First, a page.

The fireworks even seen from Earth was spectacular. There had not been anything like the sight since the Late Heavy Bombardment.

And it lasted for over four years.

There was fear and terror on Earth. What was going on? The flashes were bright enough to be seen during the day when Mars was above the skyline. When it became irrefutable that this was being done by an intelligent agency, people began to fear: would they be coming to destroy Earth? If they could stream 690 minor or dwarf planets at Mars, what could we possibly do to stop them?

The truth was...nothing. Politicians talked a good game, but...nothing was the real answer.

Needless to say, everything we had on Mars' surface was destroyed. Nothing could have survived that onslaught. Fortunately, no people had yet to trod its surface. Or even orbit the formerly Red Planet. We had been getting ready, in the slow motion sort of space race of the snails, but we were not yet ready. That would change.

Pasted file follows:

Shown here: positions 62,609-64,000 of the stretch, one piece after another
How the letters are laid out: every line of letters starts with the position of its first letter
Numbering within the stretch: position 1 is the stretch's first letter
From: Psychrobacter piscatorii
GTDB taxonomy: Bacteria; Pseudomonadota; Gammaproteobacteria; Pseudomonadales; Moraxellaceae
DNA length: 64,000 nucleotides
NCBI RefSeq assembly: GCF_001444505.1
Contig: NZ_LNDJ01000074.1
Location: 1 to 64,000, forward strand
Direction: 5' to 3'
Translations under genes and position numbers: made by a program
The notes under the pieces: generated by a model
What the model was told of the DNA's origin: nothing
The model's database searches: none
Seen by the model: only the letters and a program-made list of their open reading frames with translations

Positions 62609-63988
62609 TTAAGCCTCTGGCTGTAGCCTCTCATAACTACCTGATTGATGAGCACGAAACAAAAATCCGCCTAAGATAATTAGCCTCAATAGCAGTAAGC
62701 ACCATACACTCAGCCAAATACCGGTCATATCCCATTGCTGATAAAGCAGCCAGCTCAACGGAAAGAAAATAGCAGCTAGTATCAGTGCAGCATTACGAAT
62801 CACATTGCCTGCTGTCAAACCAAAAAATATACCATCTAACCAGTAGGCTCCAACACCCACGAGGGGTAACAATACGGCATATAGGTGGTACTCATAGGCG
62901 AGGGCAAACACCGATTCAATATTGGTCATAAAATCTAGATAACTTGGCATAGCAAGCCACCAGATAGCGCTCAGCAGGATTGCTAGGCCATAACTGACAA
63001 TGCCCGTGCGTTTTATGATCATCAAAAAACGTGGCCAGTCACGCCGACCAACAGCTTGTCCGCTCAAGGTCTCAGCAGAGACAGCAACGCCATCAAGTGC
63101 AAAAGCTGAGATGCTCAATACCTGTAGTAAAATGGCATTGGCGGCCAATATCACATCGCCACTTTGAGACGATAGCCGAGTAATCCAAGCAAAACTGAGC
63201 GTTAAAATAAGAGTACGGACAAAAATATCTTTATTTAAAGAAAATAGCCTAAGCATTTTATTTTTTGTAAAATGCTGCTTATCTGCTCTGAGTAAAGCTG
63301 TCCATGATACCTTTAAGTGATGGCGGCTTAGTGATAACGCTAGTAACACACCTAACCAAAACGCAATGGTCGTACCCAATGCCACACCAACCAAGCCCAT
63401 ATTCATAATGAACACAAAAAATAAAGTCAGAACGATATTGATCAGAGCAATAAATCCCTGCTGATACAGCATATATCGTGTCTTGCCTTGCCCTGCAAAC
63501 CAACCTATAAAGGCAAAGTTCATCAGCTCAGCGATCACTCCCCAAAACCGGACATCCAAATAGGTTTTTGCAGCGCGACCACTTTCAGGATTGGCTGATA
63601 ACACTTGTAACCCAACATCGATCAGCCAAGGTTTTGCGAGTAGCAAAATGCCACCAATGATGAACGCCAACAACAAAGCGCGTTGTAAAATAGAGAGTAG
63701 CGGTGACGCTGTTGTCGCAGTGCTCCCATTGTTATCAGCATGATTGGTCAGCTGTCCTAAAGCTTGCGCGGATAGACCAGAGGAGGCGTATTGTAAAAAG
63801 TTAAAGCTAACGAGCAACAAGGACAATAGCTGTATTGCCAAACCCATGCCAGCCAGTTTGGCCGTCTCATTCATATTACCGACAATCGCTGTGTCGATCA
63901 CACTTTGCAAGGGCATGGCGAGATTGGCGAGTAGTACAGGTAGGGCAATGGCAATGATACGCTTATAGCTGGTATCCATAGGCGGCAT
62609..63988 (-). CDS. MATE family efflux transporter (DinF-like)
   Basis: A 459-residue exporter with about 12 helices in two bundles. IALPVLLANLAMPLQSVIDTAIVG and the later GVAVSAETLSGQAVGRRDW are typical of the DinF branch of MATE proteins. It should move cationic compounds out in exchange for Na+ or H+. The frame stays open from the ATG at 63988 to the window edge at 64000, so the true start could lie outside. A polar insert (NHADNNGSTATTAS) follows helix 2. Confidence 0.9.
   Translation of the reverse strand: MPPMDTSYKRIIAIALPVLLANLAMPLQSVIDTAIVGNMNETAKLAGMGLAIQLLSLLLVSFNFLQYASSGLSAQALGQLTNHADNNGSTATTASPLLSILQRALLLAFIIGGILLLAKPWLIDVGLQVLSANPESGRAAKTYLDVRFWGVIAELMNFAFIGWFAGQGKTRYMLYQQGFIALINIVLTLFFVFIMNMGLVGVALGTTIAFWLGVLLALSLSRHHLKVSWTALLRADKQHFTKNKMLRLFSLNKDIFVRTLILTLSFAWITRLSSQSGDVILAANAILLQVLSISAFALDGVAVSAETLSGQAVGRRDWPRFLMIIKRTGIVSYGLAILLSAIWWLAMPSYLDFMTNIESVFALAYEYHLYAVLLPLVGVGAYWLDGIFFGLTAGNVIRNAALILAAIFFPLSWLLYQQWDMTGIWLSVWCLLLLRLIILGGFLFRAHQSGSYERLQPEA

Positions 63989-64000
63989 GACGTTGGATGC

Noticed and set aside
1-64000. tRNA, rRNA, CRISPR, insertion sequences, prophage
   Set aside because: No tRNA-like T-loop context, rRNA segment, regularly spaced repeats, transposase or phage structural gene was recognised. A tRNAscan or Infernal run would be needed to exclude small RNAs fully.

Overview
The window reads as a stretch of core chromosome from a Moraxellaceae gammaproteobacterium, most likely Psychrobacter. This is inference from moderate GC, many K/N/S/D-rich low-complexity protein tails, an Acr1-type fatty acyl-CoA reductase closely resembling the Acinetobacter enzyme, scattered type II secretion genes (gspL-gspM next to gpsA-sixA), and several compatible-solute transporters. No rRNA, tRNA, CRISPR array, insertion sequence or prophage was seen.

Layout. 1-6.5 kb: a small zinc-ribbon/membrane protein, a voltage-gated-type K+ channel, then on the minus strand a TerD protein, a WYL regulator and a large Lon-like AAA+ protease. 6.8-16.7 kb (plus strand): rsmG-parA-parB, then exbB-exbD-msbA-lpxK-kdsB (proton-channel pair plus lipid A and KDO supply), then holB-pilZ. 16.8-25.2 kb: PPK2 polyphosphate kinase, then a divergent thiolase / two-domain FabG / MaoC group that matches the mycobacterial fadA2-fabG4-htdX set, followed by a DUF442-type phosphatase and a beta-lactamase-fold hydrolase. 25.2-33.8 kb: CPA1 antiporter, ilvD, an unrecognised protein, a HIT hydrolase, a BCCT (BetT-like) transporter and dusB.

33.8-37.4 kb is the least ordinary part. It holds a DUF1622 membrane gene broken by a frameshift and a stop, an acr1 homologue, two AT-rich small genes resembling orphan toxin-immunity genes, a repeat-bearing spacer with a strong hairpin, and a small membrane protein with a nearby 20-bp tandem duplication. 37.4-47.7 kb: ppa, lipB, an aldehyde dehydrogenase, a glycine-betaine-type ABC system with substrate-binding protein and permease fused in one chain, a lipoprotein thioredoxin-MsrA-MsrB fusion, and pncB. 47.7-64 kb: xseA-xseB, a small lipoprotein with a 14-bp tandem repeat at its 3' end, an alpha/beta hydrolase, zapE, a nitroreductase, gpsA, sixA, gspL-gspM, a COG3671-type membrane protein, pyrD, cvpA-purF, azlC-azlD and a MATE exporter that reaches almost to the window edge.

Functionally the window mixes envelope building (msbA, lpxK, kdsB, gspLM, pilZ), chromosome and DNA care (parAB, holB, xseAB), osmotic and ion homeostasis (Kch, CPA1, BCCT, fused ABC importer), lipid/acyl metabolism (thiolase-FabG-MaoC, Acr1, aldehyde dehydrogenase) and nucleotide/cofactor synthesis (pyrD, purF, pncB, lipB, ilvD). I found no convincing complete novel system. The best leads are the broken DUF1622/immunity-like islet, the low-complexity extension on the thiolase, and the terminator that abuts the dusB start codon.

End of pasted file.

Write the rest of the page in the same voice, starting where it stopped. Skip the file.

After the last impact had taken place, as we sat in fear and awe, preparing as ants would against the coming of bug spray, we realized something more was happening above Mars. Ships appeared. Or what we took for ships. They began delving down into the atmosphere. Doing...something. Our best telescopes could not make out exactly what, but we did noticed, spectroscopically, the atmosphere was changing. The carbon monoxide and carbon dioxide levels were dropping. The nitrogen levels were rising. Oxygen began to appear. O2 levels seemed to increase at a rate of .1 % every 30 days.

And the temperature of Mars greatly increased. It rose to above freezing. Even to a balmy 20 C at the equator. The Boreal Ocean in the north was horribly cold still, but it was actually there. A Vast, vast ocean covering a whole hemisphere.